Review: 3D Dot Game Heroes

Genre: Action/RPG

Platform: PlayStation 3

Developer: Silicon Studios

Price: $39.99 (USD)

I have a confession to make: growing up, I never played the Legend of Zelda games. My family didn’t have much money, so I didn’t always get all the games I wanted. Over the years, however, I was able to play each Zelda game released, from NES to handhelds to the current crop (minus Twilight Princess).

One of my favorites in the series was A Link To The Past, and it’s the memories of that particular game that fueled my nostalgia receptors when I first heard of developer Silicon Studios and publisher From Software’s 3D Dot Game Heroes. From the music, to the excellently realized visual aesthetic, the whole concept just transported me back to a younger, simpler time.

3D Dot Game Heroes is a great amalgamation of old school game play, and current generation technology, and I fell in love with it from the moment the game opens: In the kingdom of Dotnia, the King has decided that their old, 2D sprite ways were awfully outdated, and decreed that Dotnia Kingdom would reinvent itself in 3D. The transition was successful, if not quite what the King expected, as the world is now rendered in 3D blocks, instead of, say, polygons and bump-mapping.

All seems well until an evil force begins to plague the land, and our protagonist, the decendent of a Legendary Hero who once rid the land of the evil Dark King Onyx, is tasked with restoring peace to the kingdom and saving the day.

Players can choose from a wide variety of premade characters, such as a knight, or even a dog, or, they can spend some time with the character creation, and craft a hero of their own liking. Yours truly crafted his very own Moogle hero, but eventually settled on a version of Link. I generally try and stay original when it comes to character creation, but 3D Dot Game Heroes looks and feels so much like Zelda that I couldn’t help but play through the title as Link. Sorry Nintendo.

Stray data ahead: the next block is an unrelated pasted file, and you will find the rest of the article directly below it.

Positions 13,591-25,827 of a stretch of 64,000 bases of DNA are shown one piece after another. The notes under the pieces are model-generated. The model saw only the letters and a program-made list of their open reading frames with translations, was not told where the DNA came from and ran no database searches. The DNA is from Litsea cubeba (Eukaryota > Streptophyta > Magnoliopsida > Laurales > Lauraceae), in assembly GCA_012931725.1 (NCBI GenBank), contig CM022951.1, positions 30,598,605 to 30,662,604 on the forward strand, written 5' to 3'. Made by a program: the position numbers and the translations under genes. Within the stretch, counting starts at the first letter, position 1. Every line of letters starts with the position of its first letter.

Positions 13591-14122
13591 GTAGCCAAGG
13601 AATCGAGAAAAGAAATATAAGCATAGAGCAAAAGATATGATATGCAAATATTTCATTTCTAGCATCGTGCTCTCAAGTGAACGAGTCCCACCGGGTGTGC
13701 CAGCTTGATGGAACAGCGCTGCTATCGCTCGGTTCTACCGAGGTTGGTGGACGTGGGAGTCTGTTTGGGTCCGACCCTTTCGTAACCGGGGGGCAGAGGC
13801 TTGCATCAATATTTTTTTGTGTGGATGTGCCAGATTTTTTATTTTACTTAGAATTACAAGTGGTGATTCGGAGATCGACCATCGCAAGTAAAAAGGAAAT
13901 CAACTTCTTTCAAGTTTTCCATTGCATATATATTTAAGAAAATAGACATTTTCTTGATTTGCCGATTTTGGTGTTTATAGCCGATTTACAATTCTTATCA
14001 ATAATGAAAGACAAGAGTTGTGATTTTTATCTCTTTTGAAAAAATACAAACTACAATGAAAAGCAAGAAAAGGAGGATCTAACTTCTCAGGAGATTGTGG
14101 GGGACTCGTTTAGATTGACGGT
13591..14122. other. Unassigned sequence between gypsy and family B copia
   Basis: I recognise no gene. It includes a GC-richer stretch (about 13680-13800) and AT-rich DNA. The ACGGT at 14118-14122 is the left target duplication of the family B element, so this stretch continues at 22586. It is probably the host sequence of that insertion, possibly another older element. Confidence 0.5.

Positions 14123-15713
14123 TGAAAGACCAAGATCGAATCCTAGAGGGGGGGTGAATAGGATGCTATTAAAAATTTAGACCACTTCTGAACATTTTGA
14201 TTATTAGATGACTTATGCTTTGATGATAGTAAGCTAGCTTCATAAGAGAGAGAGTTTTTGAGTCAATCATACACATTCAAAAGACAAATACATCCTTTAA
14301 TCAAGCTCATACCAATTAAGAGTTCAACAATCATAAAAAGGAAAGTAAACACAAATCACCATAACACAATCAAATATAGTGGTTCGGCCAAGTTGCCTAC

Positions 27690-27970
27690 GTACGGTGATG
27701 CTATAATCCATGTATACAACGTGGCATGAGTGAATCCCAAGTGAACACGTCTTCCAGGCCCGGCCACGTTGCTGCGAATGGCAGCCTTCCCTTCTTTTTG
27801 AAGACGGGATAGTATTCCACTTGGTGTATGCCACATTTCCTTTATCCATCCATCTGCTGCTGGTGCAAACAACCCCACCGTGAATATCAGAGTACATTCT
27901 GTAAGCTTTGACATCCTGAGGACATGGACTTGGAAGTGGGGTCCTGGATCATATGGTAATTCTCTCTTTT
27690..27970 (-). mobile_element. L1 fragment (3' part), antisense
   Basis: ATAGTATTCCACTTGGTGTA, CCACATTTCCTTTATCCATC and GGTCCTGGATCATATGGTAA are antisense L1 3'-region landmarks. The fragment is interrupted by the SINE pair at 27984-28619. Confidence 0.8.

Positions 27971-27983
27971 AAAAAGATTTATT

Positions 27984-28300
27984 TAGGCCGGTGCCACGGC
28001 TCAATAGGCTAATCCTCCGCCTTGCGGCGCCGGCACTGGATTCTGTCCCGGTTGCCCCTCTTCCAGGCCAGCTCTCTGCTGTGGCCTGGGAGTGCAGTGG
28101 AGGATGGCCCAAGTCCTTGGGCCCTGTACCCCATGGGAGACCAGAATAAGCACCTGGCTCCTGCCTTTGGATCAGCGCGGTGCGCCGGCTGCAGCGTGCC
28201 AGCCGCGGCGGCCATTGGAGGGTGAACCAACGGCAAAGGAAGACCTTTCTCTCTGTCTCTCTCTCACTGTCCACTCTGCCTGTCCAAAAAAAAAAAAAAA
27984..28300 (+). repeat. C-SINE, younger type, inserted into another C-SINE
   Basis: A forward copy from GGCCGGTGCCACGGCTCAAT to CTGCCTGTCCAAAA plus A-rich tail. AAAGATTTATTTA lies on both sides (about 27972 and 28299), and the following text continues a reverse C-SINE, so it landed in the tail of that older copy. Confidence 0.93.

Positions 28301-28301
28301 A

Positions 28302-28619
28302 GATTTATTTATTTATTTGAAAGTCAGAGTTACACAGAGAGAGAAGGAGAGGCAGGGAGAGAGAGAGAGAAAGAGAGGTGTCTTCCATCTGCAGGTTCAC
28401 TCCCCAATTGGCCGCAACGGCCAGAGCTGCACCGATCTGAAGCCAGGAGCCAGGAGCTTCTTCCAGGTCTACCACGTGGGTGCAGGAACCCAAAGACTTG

Once character creation is complete, the player is dropped into the shoes of their hero as he begins his quest, which revolve around traversing the increasingly dangerous landscape, and clearing a series of complex dungeons, complete with their own theme, puzzles, and difficult boss.

Game play is vintange Zelda. This is a compliment, not a criticism. If imitation is the sincerest form of flattery, then I can’t help but think the developers at Silicon Studio were a bit in love with Shigeru Miyamoto and his Zelda series. Music, to sound effects, to the weapons all pay homage that classic series, as well as a few other notable games from the 8-bit era. The game is viewed from an isometric perspective, although there are few options to change the camera angle if the default is not to your liking.

Combat is simple, yet difficult. The hero can swing his sword with Square, and utilize special weapons like bombs and boomerangs with the Circle button. Blocking is handled via the shoulder button, and is crucial to much of your survival. The difficulty of this game can not be stressed enough. It’s not as hard as Demon’s Souls, but it has a decidedly old school design ethic, where patience and learning an enemie’s attack pattern is key to success.

A few things that set the game apart from Zelda is the unique weapon upgrade system, in which you can level up the length and width of your sword, as well as decide if you want it to fire a projectile when your health is full. There are other hidden swords in the game, each with their own plus and minuses. The player will also learn a few spells along his or her journey, that will aid in not only defeating foes, but solving some of the games tricky puzzles.

Outside of the main quest, there are a few side missions that flesh out the world, and it’s always fun to talk to the very self aware villagers, who either have something to say about the change from 2D to 3D, or make a sly reference to an old school game. That tongue in cheek humor purmeates the entire game, and as a child of the 80’s I can’t say how much I grinned like an idiot when talking to NPCs, or realizing what game the over 100 loading screen images are spoofing (I recommend leaving loading screens on in the options menu, as the screens spoof everything from Castlevania to Final Fantasy to Super Mario Bros).

As stated before, the graphics are 3D, but create objects and characters with small 3D blocks (often called voxels). When an enemy (or player character) is defeated, they will explode in a shower of tiny blocks. There are some impressive lighting and post processing effects that make the game look as if you are playing on a gigantic model kit, and the environments are lush and colorful. Audio is top notch, as the musical score is sure to delight many old time gamers, as are many of the sound effects, which sound ripped straight from 80’s gaming.

VERDICT: BUY – If you are an old school gamer that has even just a bit of nostalgia for a bygone era, this title is sure to tickle you with it’s unique presentation, tongue in cheek humor, and old school game design. Newer gamers that didn’t get to experience that era of gaming can give this game a whirl if they want to experience old school game design, with an updated presentation. The Zelda game play template still holds up today, and the value price for this title makes it hard to pass up. I highly recommend this endearing title to old school and new school gamers alike.

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